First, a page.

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    • They really are easy to cook…and delicious to eat.

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  12. These look delicious and easy enough. Thanks so much for sharing your wonderful recipe, Deb!

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  13. They look delicious. I have never cooked artichokes – I didn’t realize it was so easy, thank you for the recipe.

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    • They just look difficult. Once you have tried you will see haow easy it is.

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  14. Such beautiful colours; it’s a really pretty vegetable, no wonder they are a favourite in still life paintings. I love eating them and much prefer them freshly cooked but I’ve never tried ‘de-bearding’ so to speak, this pretty little dragon, but your instructions make it seem really easy.

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    • They are gorgeous and they grow a beautiful lilac flower.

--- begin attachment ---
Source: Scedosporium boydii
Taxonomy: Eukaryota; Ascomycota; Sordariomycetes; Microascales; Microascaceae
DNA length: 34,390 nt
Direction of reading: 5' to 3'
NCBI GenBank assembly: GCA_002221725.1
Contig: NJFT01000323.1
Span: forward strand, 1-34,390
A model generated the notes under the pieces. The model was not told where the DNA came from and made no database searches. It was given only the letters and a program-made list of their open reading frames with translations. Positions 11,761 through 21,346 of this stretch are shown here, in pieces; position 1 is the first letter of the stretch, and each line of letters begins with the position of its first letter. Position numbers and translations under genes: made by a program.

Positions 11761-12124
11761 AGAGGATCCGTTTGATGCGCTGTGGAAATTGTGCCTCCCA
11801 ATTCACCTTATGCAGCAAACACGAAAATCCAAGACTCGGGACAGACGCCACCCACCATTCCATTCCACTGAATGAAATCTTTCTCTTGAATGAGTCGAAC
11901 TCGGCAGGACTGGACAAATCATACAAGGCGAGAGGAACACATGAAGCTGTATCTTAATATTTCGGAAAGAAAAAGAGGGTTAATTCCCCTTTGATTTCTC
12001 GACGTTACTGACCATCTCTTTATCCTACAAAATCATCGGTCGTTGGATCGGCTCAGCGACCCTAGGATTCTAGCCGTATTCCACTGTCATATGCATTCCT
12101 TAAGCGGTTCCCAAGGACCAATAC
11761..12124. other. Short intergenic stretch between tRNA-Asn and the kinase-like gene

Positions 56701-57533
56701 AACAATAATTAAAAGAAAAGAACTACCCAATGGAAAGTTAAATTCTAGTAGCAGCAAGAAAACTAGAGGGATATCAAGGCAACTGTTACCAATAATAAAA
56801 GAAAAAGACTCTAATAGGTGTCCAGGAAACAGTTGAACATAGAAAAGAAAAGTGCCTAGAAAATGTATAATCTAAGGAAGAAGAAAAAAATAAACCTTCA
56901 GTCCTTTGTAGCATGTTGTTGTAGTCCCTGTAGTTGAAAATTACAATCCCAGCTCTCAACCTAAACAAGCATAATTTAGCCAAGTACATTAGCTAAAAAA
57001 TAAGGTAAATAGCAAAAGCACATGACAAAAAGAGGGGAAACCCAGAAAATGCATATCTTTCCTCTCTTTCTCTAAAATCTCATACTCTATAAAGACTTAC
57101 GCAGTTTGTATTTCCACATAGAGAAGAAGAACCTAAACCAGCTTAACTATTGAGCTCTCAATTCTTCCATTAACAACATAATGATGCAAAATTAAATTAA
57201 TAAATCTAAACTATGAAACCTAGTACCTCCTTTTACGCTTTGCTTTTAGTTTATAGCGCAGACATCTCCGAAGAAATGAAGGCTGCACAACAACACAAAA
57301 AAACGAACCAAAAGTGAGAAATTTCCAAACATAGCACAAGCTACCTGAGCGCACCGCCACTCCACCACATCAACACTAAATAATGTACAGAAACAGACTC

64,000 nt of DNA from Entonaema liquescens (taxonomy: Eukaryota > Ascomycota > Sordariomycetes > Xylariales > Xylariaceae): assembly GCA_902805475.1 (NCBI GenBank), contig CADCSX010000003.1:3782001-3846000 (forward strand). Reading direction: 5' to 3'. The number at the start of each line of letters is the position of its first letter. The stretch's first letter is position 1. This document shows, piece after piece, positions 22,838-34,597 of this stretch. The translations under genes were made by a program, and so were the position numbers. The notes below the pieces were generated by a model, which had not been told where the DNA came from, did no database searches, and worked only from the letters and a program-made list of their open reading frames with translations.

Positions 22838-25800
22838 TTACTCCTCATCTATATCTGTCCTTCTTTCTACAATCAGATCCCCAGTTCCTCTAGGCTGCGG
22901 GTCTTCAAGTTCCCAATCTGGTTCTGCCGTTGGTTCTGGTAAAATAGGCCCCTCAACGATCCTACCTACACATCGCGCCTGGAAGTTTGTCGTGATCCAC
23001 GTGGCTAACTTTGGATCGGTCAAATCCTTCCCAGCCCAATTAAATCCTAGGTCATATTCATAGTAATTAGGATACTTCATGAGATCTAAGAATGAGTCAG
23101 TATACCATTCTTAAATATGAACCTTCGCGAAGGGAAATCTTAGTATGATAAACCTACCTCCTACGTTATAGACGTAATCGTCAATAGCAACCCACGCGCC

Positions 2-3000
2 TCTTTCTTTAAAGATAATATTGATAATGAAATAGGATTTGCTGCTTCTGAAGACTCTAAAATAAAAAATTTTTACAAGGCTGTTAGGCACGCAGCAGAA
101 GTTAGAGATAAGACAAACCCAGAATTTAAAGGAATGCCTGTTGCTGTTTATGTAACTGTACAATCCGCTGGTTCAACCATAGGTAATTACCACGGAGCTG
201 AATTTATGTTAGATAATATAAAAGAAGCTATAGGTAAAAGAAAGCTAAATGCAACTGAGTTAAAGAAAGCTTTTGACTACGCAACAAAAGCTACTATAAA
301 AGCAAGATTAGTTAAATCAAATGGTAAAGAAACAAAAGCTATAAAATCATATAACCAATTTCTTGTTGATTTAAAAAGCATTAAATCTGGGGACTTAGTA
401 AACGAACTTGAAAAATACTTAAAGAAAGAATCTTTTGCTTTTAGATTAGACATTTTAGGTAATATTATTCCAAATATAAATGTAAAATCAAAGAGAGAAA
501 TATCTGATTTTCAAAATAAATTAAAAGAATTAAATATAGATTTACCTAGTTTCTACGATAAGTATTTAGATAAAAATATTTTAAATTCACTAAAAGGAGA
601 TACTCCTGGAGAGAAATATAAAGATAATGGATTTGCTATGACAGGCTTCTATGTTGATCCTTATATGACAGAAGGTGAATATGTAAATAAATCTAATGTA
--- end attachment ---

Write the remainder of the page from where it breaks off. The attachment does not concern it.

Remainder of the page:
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  15. Lovely!

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  16. We don’t get that beautiful variety of purple and green artichoke over here.
    I’ve tried cooking artichokes but didn’t cut them in half – I think that’s the secret – plus the cup of wine. Thanks for the recipe.

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    • I think they would take a long time to cook if you didn’t cut them.

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      • That’s most probably why they were so tasteless and overcooked 😀

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      • Could be.

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  17. I really like artichokes, globe and Jerusalem (although they’re so different!).

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    • I like them both too, but I have had little to do with the Jerusalem artichokes.

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  18. […] Cook those spring artichokes […]

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  19. They have no chokes! you are so lucky to have those, my favourite ever vegetable, we had some italian ones the other day in the local shop, from Rome I think, but even those had little chokes….

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    • I know! One of the recipes I looked at said to remove the hairy choke and I pulled the poor artichoke to bits looking for it. I wonder why they don’t have them.

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  20. […] Cook those spring artichokes (bagnidilucca.wordpress.com) […]